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According to the most recent census data, Arkansas has a population of more than three million people. It is located in the South Central area of the United States. Its name comes from the Osage language, which is a Dhegiha Siouan language, and refers to the Quapaw people, who are distant cousins of the Osage. From the mountainous regions of the Ozark and Ouachita Mountains, which together form the U.S. Interior Highlands, to the densely forested land in the southern part of the state known as the Arkansas Timberlands, to the eastern lowlands along the Mississippi River and the Arkansas Delta, the state's diverse geography has something to offer everyone.

Arkansas is the 29th biggest state in terms of land area and the 33rd most populated state in the United States. Little Rock, the state's capital and most populous city, is located in the state's central region and serves as a transportation, commercial, cultural, and government centre. Population, education, and economic centres may be found in the state's northwestern quadrant, which includes the Fayetteville–Springdale–Rogers Metropolitan Area and the Fort Smith Metropolitan Area, respectively. Jonesboro is the most populous city in the state's eastern portion. Pine Bluff is the state's biggest city, and it is located in the state's southern region.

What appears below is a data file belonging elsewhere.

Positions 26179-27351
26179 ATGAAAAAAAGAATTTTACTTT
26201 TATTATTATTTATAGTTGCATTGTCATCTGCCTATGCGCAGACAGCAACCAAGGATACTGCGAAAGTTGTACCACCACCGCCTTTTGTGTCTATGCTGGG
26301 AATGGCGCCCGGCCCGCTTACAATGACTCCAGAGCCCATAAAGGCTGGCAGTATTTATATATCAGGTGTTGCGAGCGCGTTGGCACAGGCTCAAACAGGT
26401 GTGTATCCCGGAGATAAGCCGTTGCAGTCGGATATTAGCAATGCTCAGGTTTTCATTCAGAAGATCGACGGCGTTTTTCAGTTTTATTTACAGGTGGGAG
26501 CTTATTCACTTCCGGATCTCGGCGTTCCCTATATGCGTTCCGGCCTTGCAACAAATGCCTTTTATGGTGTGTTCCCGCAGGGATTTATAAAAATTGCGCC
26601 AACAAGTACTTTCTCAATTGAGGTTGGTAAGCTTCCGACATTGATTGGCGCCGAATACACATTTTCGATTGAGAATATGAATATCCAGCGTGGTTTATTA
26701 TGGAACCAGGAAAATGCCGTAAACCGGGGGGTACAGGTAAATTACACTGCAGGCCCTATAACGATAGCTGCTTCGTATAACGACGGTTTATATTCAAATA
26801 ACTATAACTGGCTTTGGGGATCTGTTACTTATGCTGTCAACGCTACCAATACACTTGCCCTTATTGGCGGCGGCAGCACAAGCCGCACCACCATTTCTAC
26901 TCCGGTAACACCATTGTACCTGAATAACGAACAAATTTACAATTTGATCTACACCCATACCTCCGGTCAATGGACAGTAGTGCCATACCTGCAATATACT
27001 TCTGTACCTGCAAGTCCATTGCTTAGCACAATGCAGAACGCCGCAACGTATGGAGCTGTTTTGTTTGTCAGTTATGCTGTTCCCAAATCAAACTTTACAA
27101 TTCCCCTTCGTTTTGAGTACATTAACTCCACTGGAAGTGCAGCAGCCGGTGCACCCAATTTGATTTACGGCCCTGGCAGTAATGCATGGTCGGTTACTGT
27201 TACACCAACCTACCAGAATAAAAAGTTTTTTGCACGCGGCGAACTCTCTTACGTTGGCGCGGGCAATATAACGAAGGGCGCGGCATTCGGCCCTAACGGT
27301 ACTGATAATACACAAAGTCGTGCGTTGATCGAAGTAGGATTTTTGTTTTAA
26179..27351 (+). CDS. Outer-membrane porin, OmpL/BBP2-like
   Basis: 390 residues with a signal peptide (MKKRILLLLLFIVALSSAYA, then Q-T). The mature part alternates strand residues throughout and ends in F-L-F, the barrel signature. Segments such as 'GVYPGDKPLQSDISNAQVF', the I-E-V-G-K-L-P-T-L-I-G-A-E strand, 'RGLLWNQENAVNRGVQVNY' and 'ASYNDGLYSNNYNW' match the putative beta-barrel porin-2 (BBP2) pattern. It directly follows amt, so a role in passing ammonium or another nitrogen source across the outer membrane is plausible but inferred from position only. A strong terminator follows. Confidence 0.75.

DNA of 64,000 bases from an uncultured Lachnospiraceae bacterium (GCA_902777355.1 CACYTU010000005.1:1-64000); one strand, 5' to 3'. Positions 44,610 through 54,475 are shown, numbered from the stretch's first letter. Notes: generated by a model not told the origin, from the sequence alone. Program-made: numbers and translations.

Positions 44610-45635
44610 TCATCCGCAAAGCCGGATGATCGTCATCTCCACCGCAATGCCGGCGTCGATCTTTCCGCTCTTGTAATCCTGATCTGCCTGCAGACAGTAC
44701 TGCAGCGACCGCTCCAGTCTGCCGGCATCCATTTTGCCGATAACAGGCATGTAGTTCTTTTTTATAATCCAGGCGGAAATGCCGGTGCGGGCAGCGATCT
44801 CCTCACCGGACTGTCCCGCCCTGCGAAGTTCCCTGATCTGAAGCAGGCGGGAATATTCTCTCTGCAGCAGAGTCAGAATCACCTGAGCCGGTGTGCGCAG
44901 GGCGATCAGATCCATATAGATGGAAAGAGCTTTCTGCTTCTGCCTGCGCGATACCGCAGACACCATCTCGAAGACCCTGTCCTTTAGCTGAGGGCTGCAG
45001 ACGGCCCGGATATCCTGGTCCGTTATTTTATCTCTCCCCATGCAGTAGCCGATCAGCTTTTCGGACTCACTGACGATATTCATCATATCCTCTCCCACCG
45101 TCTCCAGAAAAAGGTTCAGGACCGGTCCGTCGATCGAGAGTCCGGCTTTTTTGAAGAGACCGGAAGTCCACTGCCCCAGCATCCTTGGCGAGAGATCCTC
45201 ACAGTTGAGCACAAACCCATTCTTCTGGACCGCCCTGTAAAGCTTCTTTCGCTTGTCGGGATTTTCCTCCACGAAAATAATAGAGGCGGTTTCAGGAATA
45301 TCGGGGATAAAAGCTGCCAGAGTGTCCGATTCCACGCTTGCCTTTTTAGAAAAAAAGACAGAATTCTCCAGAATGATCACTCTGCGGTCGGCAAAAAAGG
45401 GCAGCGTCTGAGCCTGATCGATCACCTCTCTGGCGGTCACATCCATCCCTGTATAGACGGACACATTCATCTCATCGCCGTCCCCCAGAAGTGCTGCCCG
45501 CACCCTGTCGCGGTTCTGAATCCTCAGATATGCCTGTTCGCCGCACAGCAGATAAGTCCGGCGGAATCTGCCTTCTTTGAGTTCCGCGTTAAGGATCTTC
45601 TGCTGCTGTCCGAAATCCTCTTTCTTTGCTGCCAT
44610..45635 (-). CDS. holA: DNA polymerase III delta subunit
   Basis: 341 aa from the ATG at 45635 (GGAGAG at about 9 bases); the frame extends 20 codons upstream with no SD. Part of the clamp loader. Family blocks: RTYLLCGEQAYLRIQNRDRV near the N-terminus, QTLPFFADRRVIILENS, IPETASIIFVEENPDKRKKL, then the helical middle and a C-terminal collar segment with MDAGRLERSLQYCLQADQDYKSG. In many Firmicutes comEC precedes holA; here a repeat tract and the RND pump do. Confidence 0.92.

The Territory of Arkansas, which had previously been a part of French Louisiana and the Louisiana Purchase, was admitted to the Union as the 25th state on June 15, 1836, becoming the 25th state. Much of the Delta had been created for cotton plantations, and landlords in the region relied heavily on the labour of enslaved African Americans to support their operations. Arkansas seceded from the United States in 1861 and became a member of the Confederate States of America during the American Civil War. As a result of its overreliance on the large-scale plantation economy after rejoining the Union in 1868, Arkansas continued to struggle economically after re-entering the Union. Cotton continued to be the most important commodities crop, but the cotton market was in decline. In part because farmers and business owners did not diversify their operations and because there was little industrial investment, the state lagged behind in terms of economic opportunities In the late nineteenth century, the state passed a slew of Jim Crow laws that were designed to disenfranchise and segregate the African-American community. The state of Arkansas, and in particular the city of Little Rock, served as a significant battlefield for attempts to integrate schools during the civil rights movement of the 1950s.